Ding Dong causing a right Ding Dong

I wish I could Leslie Phillips to read out that title.

But it is true, isn’t it? (the title, not the Leslie Phillips bit).    That great song from the Wizard of Oz entitled “Ding Dong the Witch is Dead” has been hijacked as a “protest song” against Margaret Thatcher.

Which has left the BBC with a bit of a dilemma.   Whilst they can choose not to give it air play they have a problem with what to do during the “Official Top 40” tomorrow as this song is now in the Top 5.    Well they did have a problem, until yesterday it was announced that the song would be played, but only for 5 seconds when it would cut to news footage.

Seriously?

As much as I blogged yesterday that I despise the “celebration” surrounding Margaret Thatcher’s death I think this is a ridiculous decision.   Does that mean then that I think it shouldn’t be played at all?  Nope. I say play it.   Play all of it.

Why?

Because the Top 40 is an official account of the top selling music of the week.   It has been around forever.   It reflects what the public are buying.  And if they are buying that song, well then the Top 40 should play it.

The BBC has no remit to ban the playing of this song and I would like to see the ruling they have used in doing so now.

I remember vividly Mike Read deciding he was banning Relax by Frankie Goes to Hollywood because he felt it inappropriate for a morning show.   Fair enough.   Interestingly whilst the BBC then also banned it from other shows they did permit it to be played on the Official Top 40.

Why not this then?

If you look at the list of songs banned by the BBC most of them are on the list due to the lyrics themselves.   Either they mention drug use  or are deemed to be sexually explicit. Or in the case of “Killing an Arab” by the Cure, inappropriate during the Gulf War.

What is inappropriate about this song?  It is all about context, isnt it?  The BBC are censoring this on the grounds of context.

They created this Ding Dong, not the song itself

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  • If it were me then I would have just played it in full with no further comment, including an explanatory news item instead is just fanning the flames further, nobody will be happy with that, either those who think its funny or those who disapprove. And let’s be honest, in a normal week it is probably only teens that listen mostly, and it won’t mean a lot to them either way. They will probably just use that moment to go and get more food or something!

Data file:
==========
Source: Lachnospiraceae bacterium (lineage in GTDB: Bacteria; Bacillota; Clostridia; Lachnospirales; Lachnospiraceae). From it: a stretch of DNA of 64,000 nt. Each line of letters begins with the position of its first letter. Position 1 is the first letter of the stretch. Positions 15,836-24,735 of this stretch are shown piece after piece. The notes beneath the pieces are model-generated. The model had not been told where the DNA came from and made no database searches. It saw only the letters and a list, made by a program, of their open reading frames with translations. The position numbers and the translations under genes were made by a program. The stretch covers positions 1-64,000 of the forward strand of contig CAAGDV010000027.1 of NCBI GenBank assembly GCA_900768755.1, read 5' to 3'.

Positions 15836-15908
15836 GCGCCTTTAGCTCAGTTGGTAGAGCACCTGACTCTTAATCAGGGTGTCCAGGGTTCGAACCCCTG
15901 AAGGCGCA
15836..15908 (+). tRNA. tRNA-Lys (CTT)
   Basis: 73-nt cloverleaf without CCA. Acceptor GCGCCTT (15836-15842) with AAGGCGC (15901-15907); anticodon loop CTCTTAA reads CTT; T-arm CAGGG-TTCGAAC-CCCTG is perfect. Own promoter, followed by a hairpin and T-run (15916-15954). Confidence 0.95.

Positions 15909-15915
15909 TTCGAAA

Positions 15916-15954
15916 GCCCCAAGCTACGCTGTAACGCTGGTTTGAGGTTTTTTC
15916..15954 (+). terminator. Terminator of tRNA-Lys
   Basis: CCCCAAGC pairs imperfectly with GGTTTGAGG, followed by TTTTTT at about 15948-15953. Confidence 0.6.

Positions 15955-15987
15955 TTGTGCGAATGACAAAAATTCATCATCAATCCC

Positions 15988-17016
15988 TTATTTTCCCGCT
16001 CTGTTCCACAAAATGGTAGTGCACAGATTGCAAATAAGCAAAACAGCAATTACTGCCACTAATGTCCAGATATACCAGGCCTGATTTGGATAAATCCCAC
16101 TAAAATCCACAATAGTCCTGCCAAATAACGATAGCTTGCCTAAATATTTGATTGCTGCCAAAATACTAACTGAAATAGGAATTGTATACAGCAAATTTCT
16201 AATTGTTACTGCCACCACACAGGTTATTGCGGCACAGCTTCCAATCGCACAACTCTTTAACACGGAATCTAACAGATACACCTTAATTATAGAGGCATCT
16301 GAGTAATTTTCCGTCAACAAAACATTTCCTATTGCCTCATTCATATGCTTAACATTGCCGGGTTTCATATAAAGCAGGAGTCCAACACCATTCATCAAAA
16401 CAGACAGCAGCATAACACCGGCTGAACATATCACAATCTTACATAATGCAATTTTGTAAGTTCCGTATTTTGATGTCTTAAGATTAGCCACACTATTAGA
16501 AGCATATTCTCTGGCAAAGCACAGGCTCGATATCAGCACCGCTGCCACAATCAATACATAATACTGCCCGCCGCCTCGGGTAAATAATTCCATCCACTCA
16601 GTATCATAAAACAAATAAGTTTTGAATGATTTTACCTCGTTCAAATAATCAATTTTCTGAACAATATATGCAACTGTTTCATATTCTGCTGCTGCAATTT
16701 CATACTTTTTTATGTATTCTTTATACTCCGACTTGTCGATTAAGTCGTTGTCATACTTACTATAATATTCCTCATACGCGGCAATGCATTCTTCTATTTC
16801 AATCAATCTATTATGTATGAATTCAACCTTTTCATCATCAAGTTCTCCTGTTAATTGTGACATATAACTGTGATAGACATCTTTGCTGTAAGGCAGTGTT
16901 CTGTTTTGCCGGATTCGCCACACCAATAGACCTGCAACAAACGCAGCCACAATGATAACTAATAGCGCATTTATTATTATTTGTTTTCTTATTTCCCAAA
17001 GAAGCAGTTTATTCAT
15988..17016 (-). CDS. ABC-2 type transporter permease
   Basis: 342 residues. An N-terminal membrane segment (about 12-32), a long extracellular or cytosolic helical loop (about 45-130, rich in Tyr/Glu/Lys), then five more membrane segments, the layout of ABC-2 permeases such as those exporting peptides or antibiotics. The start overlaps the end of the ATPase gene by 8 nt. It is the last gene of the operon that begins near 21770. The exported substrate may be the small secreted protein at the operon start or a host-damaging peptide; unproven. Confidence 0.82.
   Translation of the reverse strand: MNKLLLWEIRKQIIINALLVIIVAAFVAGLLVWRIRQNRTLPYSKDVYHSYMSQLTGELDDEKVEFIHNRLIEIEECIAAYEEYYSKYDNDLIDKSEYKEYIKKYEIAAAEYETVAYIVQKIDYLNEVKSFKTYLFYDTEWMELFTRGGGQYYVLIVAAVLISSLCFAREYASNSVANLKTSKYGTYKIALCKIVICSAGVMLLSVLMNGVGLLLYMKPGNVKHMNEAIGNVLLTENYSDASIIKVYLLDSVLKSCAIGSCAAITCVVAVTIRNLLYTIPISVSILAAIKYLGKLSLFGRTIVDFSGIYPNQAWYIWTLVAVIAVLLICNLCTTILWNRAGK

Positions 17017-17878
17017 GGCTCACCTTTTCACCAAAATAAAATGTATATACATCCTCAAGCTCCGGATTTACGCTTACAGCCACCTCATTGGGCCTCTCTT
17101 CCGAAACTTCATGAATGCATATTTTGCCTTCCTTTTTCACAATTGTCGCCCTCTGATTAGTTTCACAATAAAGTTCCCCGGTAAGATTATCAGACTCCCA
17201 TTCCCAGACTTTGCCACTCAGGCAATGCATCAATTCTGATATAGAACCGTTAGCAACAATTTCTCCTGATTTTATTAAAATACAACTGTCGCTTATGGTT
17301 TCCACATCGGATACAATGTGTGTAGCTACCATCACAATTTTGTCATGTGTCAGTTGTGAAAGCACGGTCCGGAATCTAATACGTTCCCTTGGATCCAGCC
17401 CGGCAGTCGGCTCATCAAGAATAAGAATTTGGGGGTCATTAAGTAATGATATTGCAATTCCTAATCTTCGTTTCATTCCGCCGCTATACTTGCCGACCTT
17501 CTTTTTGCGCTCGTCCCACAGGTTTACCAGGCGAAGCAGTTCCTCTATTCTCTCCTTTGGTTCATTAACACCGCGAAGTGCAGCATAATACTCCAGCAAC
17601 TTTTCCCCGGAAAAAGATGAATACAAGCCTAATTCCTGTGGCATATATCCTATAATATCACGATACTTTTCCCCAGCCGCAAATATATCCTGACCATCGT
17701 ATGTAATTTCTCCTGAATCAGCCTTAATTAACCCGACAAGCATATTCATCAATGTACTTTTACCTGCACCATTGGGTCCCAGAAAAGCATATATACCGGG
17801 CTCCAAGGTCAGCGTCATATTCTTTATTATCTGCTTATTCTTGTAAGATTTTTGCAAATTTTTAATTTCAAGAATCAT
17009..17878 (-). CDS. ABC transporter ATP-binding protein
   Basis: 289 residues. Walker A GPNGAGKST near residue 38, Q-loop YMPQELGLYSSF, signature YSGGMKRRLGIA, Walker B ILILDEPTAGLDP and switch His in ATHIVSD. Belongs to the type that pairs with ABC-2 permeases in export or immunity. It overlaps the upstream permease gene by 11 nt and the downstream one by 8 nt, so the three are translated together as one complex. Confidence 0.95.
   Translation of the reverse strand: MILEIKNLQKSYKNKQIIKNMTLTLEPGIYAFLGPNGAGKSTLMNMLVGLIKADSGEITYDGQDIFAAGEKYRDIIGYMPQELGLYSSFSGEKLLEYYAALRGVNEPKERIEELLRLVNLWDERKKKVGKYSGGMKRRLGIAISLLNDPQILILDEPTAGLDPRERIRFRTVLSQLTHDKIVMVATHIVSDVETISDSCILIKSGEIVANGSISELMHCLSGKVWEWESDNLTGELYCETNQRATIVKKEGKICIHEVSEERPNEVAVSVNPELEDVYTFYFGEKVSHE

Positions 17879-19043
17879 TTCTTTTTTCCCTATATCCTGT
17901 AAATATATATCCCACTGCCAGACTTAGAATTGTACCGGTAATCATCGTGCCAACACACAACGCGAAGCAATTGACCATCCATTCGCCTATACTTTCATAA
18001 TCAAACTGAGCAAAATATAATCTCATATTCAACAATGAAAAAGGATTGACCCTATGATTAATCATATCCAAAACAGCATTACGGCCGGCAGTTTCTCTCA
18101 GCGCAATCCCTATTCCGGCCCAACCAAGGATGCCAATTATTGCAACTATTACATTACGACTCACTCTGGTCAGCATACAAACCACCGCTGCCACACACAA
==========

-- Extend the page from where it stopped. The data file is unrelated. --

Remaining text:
• Totally disagree sorry , the sentiment of the reason the song is being bought is the essential element here and playing it sets a dangerous precedent IMO , It seems to follow from the success of the Anti X Factor campaign to get Killing in the Name to Christmas number one , I feel that this new developement (celebrating someones death) Is a dark path that many are not thinking fully through where it will end . As an example take a perfectly reasonable song say “Burn Baby Burn” by Ash , now imagine that the Ex Spurs player Sol Campbell (who is despised by many spurs fans for joining arsenal) has died in a house fire , Some idiot Spurs fan (I use that word reluctantly) Then thinks it would be “funny” to start a campaign to get a perfectly reasonable song to number one in order to “Celebrate” the horrible death of “someone he didnt like very much” . And with the reduction in the number of single sales/downloads now compared to 30 years ago It would not take many copies being bought (20 to 30K) to achieve these nasty objectives. We would not compain if the BBC played somber music for a period if the Queen died tomorrow and although Margeret Thatcher was no Queen I do not feel there are any issues of Censorship with the BBC making an editorial decision as to whether they feel something is offensive for whatever reason.

    Finally in order to get 30,000 downlaod sales just 2000 people would need to spend £10 , Are we really saying that the BBC has to play a song that only 2000 people may have downlaoded to thier 6-8 million regular listeners.

    Rant over , back to being silly and occasionally funny on twitter

  • Playing the song without comment would have robbed this debate of the heat it no doubt craved. A dangerous step is censoring on the basis of what people may be feeling when the song was purchased. What we may buy and under what circumstances is the slippery road in my opinion.

  • I think they should play but with no words.before hand Just introduce the song, play the song and move on. Don’t give it the air time these pathetic, horrible people crave.
    I feel genuinely disgusted about the whole thing. I’m not a fan of Thatcher, not in the slightest but celebrating her death is just disgraceful behavior, mainly for the family left behind having to endure this. They knew most likely it would happen so i’m sure they are trying to shelter themselves as much as they can.
    Although the reason behind the song is bloody awful people bought this as an expression of how they feel. The BBC can’t really say much about that and I think not playing it would cause more problems in all honesty.
    Either way I won’t be listening but I haven’t listened to the top 40 since it all changed anyway!